We used pairwise correlations and regression models to determine whether each pathway met the underlying requirements for mediation: (1) the exposure is significantly related to the mediator, and (2) the mediator is significantly related to the outcome measure. Given the continuing and complicated nature of trauma, we also accounted for potential interactions between each mediator and the exposure. The interaction between ACEs and the mediator was tested for all models; interaction terms significant at p < 0.10 were retained in the model when assessing the indirect and direct effects.
Analyses followed the Valeri and VanderWeele counterfactual approach for assessing controlled and natural direct effects, natural indirect effects, and total effects of the mediators, based on log-linear models [53].
Our focus was on the natural indirect effect of each mediator, which assesses the amount the outcome would be affected, with the exposure controlled as present (four or more ACEs), when the mediator is changed from the level it would take in the absence of the exposure to its level in the presence of the exposure [53].
We also calculated the controlled direct effect, which controls the mediator at a uniform level in the population and looks at the change in the outcome in the presence versus the absence of the exposure, and the natural direct effect—which controls the mediator at the level it would take for each individual in the absence of the exposure and looks the change in the outcome when the exposure is present compared to when it was absent [53]. When there is no interaction between the exposure and mediator, the controlled and natural direct effects are the same.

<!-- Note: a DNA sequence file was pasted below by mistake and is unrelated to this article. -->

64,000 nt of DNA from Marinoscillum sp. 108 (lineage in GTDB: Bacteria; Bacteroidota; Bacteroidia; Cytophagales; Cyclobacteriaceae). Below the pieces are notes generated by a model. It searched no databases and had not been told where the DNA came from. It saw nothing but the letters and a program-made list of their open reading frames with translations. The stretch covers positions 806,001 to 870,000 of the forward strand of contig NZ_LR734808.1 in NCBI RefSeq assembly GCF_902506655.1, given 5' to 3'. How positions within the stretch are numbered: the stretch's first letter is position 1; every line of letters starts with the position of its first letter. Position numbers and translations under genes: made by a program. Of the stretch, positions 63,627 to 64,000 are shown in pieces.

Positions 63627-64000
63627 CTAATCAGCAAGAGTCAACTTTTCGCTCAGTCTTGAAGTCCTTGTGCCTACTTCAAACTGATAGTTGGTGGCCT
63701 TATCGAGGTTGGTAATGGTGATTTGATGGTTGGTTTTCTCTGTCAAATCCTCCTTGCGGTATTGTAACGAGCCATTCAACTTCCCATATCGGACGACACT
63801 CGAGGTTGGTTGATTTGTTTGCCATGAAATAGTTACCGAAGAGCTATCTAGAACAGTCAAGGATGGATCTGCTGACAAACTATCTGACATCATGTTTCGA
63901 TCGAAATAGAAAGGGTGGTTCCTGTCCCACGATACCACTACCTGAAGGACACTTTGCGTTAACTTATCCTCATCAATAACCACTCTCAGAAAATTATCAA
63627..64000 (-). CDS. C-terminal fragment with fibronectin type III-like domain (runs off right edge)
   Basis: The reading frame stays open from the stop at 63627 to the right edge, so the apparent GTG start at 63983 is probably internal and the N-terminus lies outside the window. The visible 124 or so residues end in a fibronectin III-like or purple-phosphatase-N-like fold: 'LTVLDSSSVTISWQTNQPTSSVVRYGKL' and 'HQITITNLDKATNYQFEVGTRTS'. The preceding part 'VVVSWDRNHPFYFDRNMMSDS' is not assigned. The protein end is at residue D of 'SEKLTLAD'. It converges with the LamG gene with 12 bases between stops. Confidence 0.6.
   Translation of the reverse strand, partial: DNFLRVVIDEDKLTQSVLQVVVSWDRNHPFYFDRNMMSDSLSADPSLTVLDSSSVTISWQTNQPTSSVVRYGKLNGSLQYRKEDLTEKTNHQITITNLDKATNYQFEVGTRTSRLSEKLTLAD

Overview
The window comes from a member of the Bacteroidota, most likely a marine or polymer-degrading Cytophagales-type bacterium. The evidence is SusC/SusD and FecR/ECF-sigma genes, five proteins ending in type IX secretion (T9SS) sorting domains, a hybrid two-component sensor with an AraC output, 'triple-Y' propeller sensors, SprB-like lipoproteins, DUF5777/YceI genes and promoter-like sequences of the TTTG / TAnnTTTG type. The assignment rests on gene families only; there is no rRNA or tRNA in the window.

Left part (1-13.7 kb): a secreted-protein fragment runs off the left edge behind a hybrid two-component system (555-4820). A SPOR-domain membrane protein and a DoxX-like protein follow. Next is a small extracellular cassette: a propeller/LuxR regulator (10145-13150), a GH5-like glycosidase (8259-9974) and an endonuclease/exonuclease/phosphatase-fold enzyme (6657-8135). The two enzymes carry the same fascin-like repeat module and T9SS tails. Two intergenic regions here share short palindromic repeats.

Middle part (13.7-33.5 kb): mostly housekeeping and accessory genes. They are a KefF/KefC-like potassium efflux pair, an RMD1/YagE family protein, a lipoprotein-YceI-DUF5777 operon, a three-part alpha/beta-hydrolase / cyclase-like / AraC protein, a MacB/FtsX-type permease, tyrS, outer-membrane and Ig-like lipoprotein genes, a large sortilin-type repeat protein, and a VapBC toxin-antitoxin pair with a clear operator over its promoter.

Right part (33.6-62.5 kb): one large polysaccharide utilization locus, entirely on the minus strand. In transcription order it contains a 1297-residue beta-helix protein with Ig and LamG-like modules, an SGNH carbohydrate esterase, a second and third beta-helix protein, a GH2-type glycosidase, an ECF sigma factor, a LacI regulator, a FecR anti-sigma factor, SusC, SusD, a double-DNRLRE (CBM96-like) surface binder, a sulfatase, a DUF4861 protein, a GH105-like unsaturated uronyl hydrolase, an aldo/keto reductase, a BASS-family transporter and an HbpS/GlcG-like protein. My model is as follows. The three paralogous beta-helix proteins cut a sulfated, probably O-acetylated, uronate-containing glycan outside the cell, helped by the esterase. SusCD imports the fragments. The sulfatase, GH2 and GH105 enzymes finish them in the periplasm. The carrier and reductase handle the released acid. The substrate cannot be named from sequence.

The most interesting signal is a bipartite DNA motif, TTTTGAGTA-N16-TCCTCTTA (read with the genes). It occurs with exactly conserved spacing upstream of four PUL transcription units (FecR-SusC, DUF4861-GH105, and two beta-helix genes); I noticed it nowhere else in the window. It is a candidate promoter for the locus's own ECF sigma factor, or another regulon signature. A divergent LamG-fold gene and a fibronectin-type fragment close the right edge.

The total effect calculates how much the outcome changes based on the presence or absence of the exposure and decomposes into the direct and indirect effects [53]. The proportion mediated for a binary outcome transforms the odds ratios to assess the ratio of the natural indirect effect to the total effect [53].
Given the high prevalence of the health outcome and of each of the four mediators in the population, we followed the recommendations of Valeri and VanderWeele (2013) and built our analyses on a risk ratio rather than odds ratio scale [53]. Regression models incorporated survey weighting based on the sampling scheme; bootstrapping was used to calculate standard errors. Confidence intervals are not provided for the proportion mediated as this estimate tends to be unstable [53]. All log-linear models were built with R.

3. Results